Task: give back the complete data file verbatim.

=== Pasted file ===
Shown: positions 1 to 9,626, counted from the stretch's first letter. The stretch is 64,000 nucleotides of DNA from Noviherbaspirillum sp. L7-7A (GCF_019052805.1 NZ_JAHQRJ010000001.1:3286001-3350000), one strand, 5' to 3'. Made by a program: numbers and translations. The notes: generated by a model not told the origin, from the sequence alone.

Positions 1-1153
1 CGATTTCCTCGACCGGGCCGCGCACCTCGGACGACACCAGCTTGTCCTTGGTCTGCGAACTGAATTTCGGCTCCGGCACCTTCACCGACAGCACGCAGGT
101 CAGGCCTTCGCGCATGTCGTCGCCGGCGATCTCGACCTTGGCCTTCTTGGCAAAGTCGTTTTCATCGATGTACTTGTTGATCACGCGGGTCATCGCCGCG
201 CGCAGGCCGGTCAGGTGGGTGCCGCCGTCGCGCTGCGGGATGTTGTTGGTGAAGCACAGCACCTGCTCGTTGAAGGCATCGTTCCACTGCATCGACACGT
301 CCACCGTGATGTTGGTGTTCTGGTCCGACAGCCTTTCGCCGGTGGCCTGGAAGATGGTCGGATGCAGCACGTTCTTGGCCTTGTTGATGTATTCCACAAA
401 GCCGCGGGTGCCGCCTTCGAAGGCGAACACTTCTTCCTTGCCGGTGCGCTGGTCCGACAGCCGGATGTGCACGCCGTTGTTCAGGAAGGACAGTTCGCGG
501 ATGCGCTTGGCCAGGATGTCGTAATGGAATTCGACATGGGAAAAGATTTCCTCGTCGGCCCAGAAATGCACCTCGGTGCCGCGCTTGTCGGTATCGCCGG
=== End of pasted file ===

Shown: positions 1 to 9,626, counted from the stretch's first letter. The stretch is 64,000 nucleotides of DNA from Noviherbaspirillum sp. L7-7A (GCF_019052805.1 NZ_JAHQRJ010000001.1:3286001-3350000), one strand, 5' to 3'. Made by a program: numbers and translations. The notes: generated by a model not told the origin, from the sequence alone.

Positions 1-1153
1 CGATTTCCTCGACCGGGCCGCGCACCTCGGACGACACCAGCTTGTCCTTGGTCTGCGAACTGAATTTCGGCTCCGGCACCTTCACCGACAGCACGCAGGT
101 CAGGCCTTCGCGCATGTCGTCGCCGGCGATCTCGACCTTGGCCTTCTTGGCAAAGTCGTTTTCATCGATGTACTTGTTGATCACGCGGGTCATCGCCGCG
201 CGCAGGCCGGTCAGGTGGGTGCCGCCGTCGCGCTGCGGGATGTTGTTGGTGAAGCACAGCACCTGCTCGTTGAAGGCATCGTTCCACTGCATCGACACGT
301 CCACCGTGATGTTGGTGTTCTGGTCCGACAGCCTTTCGCCGGTGGCCTGGAAGATGGTCGGATGCAGCACGTTCTTGGCCTTGTTGATGTATTCCACAAA
401 GCCGCGGGTGCCGCCTTCGAAGGCGAACACTTCTTCCTTGCCGGTGCGCTGGTCCGACAGCCGGATGTGCACGCCGTTGTTCAGGAAGGACAGTTCGCGG
501 ATGCGCTTGGCCAGGATGTCGTAATGGAATTCGACATGGGAAAAGATTTCCTCGTCGGCCCAGAAATGCACCTCGGTGCCGCGCTTGTCGGTATCGCCGG